World Traveler Works for Rescue, Relief and Renewal

By now, Will Recant knows the melodies sung in the Havana Synagogue –– that’s Havana, Cuba –– better than those at his home synagogue in New Jersey.

Though no one’s keeping track, he’s probably celebrated more Shabbats in Havana than any other non-Cuban Jew. He’s probably been to Ethiopia and Venezuela and China and Rwanda more than any other American Jew.

Repairing the world can really rack up those frequent flyer miles.

As a senior executive with the American Jewish Joint Distribution Committee (or the Joint, as it’s affectionately known), Recant travels the world to carry out the 94-year-old organization’s mission: rescue, relief and renewal of far-flung Jewish communities.

He was in the Bay Area last week to meet with supporters, appeal for funds and talk up the good work of the Joint.

First on his agenda: rescuing the last of the Falash Mura, the Ethiopian Jews still in the home country. Recant says about 3,000 remain eligible to make aliyah, and the Joint is on the ground helping. About 300 depart monthly for Israel. “The Ethiopian government said, ‘OK, anyone who wants to go is free to go. You don’t need an airlift.’”

More than 110,000 Ethiopian Jews now live in Israel. Recant gives a mixed report card on how they’re doing. Although the people have made amazing strides in education and absorption, especially the younger generation, Recant laments their slow economic and cultural progress, noting, “In Jerusalem, the security guard at every restaurant is Ethiopian.”

Though he’s been all over the world, Recant has a fondness for the Jewish community in Cuba, which today numbers around 1,500. He says ever since 1992, when the country switched from being officially atheist to officially nonreligious, “There’s been a renaissance of Jewish life in Cuba. The synagogue is open.”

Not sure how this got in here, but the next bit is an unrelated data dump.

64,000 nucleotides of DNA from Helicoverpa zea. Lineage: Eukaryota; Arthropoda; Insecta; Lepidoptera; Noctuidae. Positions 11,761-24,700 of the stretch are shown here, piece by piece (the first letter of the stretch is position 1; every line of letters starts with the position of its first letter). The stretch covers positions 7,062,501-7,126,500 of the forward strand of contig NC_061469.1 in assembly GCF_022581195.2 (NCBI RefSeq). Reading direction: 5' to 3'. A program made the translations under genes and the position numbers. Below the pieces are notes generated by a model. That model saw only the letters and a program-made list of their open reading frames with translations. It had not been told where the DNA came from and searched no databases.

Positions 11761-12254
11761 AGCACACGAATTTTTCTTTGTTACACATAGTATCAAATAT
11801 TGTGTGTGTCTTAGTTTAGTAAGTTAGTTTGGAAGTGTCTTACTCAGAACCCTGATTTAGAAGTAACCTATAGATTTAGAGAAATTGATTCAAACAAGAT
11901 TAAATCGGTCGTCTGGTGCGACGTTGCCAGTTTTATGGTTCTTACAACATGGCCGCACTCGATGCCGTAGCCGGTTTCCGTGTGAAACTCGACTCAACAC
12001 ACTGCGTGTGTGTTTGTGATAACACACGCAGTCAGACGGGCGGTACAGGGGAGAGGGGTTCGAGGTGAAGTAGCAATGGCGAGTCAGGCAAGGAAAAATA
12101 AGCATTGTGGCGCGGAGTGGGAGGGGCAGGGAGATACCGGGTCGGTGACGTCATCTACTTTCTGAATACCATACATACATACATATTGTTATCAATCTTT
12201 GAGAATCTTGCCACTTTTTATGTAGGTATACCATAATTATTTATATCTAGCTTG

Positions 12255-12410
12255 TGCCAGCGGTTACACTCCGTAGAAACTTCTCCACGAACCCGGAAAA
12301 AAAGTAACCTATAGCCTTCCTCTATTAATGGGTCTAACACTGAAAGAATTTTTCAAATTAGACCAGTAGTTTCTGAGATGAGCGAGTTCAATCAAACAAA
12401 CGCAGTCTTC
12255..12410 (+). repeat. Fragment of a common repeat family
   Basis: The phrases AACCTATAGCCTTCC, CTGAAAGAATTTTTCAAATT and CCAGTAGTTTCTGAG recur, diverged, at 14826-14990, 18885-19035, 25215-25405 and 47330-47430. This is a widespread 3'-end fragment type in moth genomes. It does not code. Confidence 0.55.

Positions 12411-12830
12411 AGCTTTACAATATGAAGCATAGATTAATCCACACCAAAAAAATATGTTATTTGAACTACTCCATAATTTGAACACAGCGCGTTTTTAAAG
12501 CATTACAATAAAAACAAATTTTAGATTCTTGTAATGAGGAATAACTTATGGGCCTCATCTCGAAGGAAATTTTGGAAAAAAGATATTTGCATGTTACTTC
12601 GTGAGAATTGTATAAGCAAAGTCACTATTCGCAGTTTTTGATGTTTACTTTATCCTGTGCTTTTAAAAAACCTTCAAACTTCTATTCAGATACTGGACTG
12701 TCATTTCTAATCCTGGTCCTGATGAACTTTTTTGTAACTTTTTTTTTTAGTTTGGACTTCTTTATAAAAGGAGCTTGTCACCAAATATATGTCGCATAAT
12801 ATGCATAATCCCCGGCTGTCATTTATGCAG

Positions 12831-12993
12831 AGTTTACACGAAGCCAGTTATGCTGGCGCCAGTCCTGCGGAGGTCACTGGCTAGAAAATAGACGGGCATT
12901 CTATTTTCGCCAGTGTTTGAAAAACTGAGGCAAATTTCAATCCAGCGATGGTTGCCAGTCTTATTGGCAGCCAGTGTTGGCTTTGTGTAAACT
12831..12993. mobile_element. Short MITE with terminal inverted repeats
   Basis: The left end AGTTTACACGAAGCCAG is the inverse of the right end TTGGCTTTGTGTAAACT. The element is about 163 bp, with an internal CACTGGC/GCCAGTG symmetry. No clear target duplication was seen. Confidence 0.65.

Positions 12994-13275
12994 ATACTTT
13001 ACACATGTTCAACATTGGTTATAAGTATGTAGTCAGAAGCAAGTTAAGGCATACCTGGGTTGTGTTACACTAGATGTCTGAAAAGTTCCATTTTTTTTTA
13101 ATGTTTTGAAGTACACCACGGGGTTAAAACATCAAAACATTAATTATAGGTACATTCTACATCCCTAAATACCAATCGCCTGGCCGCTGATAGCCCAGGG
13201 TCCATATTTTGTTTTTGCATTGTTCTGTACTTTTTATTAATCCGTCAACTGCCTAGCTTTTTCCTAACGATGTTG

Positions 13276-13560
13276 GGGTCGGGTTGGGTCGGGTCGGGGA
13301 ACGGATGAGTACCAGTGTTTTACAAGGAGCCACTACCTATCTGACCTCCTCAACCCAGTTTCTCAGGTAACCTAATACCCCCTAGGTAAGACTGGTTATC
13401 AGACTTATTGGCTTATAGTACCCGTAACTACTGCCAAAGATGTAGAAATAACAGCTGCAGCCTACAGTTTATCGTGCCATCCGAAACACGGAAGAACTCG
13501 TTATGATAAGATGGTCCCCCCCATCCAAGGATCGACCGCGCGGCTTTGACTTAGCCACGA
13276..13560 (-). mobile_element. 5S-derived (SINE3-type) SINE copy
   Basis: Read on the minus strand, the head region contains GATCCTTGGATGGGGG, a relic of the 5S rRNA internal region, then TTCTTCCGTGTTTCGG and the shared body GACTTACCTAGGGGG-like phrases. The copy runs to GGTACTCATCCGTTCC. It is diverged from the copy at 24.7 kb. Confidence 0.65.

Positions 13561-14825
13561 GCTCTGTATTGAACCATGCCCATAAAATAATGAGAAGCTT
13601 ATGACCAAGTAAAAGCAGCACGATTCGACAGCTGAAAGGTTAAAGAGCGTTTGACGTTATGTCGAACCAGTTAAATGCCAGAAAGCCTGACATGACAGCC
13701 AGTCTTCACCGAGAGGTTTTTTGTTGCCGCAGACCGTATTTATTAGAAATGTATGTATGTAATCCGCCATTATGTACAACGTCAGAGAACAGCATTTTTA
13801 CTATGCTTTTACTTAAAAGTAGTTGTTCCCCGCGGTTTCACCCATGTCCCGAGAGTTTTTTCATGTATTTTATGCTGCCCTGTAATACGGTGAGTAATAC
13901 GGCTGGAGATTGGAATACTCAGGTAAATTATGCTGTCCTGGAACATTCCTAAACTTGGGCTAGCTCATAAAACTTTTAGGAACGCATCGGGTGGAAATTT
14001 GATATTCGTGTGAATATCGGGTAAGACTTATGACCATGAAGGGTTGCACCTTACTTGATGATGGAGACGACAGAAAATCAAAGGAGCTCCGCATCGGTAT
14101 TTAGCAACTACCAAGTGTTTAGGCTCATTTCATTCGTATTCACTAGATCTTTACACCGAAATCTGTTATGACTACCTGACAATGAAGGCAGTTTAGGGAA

Making sure the Joint helped out in that effort, Recant has traveled to the island nation 50 times. His organization has special dispensation from the U.S. Treasury (the department that enforces the embargo), which allows him free travel.

Recant’s portfolio also includes the Joint’s efforts in general disaster relief. That covers everything from helping the victims of the 2005 Indian Ocean tsunami and rebuilding demolished mosques in Kosovo to rescuing Rwandan orphans.

One of Recant’s pet projects is the $10 million Agahozo Shalom Youth Village in Rwanda, now under construction, which will house 500 orphaned children. “A lot of what we do is build bridges for Jews and Israel,” he adds.

World traveler wasn’t exactly what Recant had in mind after earning his doctorate in political science at George Washington University. The son of Polish Holocaust survivors, he hoped to teach but in- stead found work as a fundraiser for the American Association for Ethiopian Jewry. He later became director, and when that organization folded in 1993, the Joint snatched him up.

Somehow, with all the globetrotting, Recant has managed to maintain a family life. He and his wife, Nancy, have two college-age daughters, both of whom had their bat mitzvahs in Cuba. His eldest daughter, Rebecca, seems to have a feel for the family business: She is currently volunteering in Argentina.

Recant is quick to acknowledge the role Bay Area supporters have played in the recent success of the Joint. He especially credits Alan Rothenberg, Harold Zlot, Annette Dobbs, Nancy Grand and Roselyne “Cissy” Swig for their leadership over the years.

Though he’s had his share of uphill climbs, Recant remains optimistic, not only about the Joint’s mission, but the future of the Jewish people worldwide. With the last of the Falash Mura reaching Israel, Recant says, “There is no current need for rescue in the Jewish world.”

After a few thousand years of global persecution, that’s quite a statement, though he’s quick to add, “That doesn’t mean you let your guard down. Anyone who knows the Joint knows the mission is still needed.”

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